College of Engineering PhD students Carl Beigie (BME), Patrick Gregg (ECE), Daniel Reynolds (BME) and Benjamin Weinberg (BME) have received National Science Foundation Graduate Research Fellowships. The prestigious award provides a $30,000 annual stipend and $12,000 cost-of-education allowance for up to three years to outstanding full-time U.S. graduate students deemed likely to contribute significantly to the advancement of science and engineering in the U.S.
The nation’s oldest fellowship program directly supporting graduate students in science, technology, engineering and mathematics fields, the NSF Graduate Research Fellowship Program (GRFP) is highly competitive: this year only 2,000 fellowships were awarded out of more than 13,000 applicants. Since the GRFP’s inception 60 years ago, it has funded several graduate students who went on to become Nobel Prize winners and industry and government leaders.
“The success of our graduate students in the NSF Fellowship competition is further evidence of the quality of our doctoral programs and the recognition our research efforts are receiving,” said Professor M. Selim Ünlü (ECE, BME, MSE), associate dean for Research and Graduate Programs. “I congratulate our students for capturing these prestigious and highly competitive grants.”
Gregg, a second-year graduate student, is working with Associate Professor Siddharth Ramachandran (ECE, MSE) on a new method to modify current optical communications systems to provide increased bandwidth, so more information can be transmitted over the same volume of optical fiber.
“One of the current problems with optical communications systems today is the so-called ‘capacity crunch,’ which is dictated by the projected increasing demand for bandwidth and the limitations of current technology,” said Gregg, who with Ramachandran is advancing a potential solution in which light beams that twist forward like a spiral are simultaneously transmitted through an optical fiber.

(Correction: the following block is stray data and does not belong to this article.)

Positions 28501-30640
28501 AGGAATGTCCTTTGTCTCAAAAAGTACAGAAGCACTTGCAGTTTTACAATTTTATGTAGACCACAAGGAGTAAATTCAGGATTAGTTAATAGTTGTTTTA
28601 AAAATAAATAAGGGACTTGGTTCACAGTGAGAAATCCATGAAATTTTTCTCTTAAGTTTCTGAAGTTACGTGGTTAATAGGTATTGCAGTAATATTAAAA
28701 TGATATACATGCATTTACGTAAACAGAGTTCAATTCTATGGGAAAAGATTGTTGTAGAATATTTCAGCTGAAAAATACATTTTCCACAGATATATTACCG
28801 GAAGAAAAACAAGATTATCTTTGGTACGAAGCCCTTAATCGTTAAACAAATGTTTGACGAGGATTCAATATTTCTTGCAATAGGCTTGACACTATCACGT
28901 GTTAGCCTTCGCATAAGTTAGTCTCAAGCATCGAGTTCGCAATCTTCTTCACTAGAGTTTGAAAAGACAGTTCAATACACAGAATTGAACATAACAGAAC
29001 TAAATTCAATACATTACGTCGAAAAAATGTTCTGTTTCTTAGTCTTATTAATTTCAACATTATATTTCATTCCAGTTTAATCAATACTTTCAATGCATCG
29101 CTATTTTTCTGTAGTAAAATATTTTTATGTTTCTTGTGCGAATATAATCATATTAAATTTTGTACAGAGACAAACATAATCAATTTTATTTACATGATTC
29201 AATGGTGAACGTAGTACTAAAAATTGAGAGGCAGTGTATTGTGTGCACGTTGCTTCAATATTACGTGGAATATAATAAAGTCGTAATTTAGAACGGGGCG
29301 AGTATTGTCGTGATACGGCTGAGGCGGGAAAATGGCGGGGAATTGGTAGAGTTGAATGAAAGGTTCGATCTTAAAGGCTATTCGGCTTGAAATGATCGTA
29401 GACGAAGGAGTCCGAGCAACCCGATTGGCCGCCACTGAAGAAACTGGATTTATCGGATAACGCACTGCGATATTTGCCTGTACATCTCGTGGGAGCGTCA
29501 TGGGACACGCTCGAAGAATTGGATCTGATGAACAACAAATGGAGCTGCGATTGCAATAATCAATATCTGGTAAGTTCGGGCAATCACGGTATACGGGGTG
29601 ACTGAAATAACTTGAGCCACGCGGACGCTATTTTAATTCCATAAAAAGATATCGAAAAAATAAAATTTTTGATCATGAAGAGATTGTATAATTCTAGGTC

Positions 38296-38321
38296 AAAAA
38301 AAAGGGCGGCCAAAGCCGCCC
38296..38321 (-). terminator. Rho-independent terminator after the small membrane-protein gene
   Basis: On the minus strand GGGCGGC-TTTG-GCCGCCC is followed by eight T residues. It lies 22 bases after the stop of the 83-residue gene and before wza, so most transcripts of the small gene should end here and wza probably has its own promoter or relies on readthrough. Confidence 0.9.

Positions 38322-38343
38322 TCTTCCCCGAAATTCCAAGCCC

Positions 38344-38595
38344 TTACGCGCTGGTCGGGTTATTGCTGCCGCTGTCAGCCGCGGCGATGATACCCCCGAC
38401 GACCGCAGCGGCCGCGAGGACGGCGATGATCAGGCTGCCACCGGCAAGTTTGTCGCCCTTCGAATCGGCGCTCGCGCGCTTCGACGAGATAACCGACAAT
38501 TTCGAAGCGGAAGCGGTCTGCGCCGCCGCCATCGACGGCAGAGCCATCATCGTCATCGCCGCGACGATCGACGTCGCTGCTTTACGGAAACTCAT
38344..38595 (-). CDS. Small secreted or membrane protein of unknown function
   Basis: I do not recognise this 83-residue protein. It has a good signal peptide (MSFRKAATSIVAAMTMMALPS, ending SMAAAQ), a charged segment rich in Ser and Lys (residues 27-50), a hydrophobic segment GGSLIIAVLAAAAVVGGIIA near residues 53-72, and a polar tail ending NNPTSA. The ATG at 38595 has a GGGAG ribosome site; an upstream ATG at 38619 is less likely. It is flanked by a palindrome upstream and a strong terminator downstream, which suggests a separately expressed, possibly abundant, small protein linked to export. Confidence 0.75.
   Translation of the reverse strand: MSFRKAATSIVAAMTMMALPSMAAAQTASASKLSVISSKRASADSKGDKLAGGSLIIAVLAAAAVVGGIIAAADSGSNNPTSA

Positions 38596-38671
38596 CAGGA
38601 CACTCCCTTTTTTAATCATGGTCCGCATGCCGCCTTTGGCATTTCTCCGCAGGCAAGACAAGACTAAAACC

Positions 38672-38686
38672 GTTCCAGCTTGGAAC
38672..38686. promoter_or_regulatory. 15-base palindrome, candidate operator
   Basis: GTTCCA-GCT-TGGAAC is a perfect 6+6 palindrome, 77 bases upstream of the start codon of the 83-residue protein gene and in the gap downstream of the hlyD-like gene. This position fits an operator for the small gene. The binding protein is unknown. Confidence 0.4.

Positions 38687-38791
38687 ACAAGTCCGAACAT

Reynolds, a first-year graduate student focused on biomaterials research, is considering a project to grow cancer cells on biomaterial scaffolds as a way to simulate the tumor environment in the laboratory setting.
“These engineered tumor constructs provide an advantageous platform on which to investigate basic cancer biology as well as to test anticancer drug efficacy,” explained Reynolds, who is also interested in using biomaterials to improve the delivery of such drugs to tumor cells.
Weinberg, a first-year graduate student, aims to answer major scientific questions and create new therapeutic strategies through genetic reprogramming of mammalian organisms using synthetic biology tools.
“With the fellowship, I plan to engineer novel synthetic genetic circuits in mammalian brains for precise optical control of neural activity,” he said. “This method can be utilized to systematically analyze the causal role of each cell type in neural circuit computation, cognition and pathology, and develop gene therapy-based treatments for neurological and psychiatric disorders.”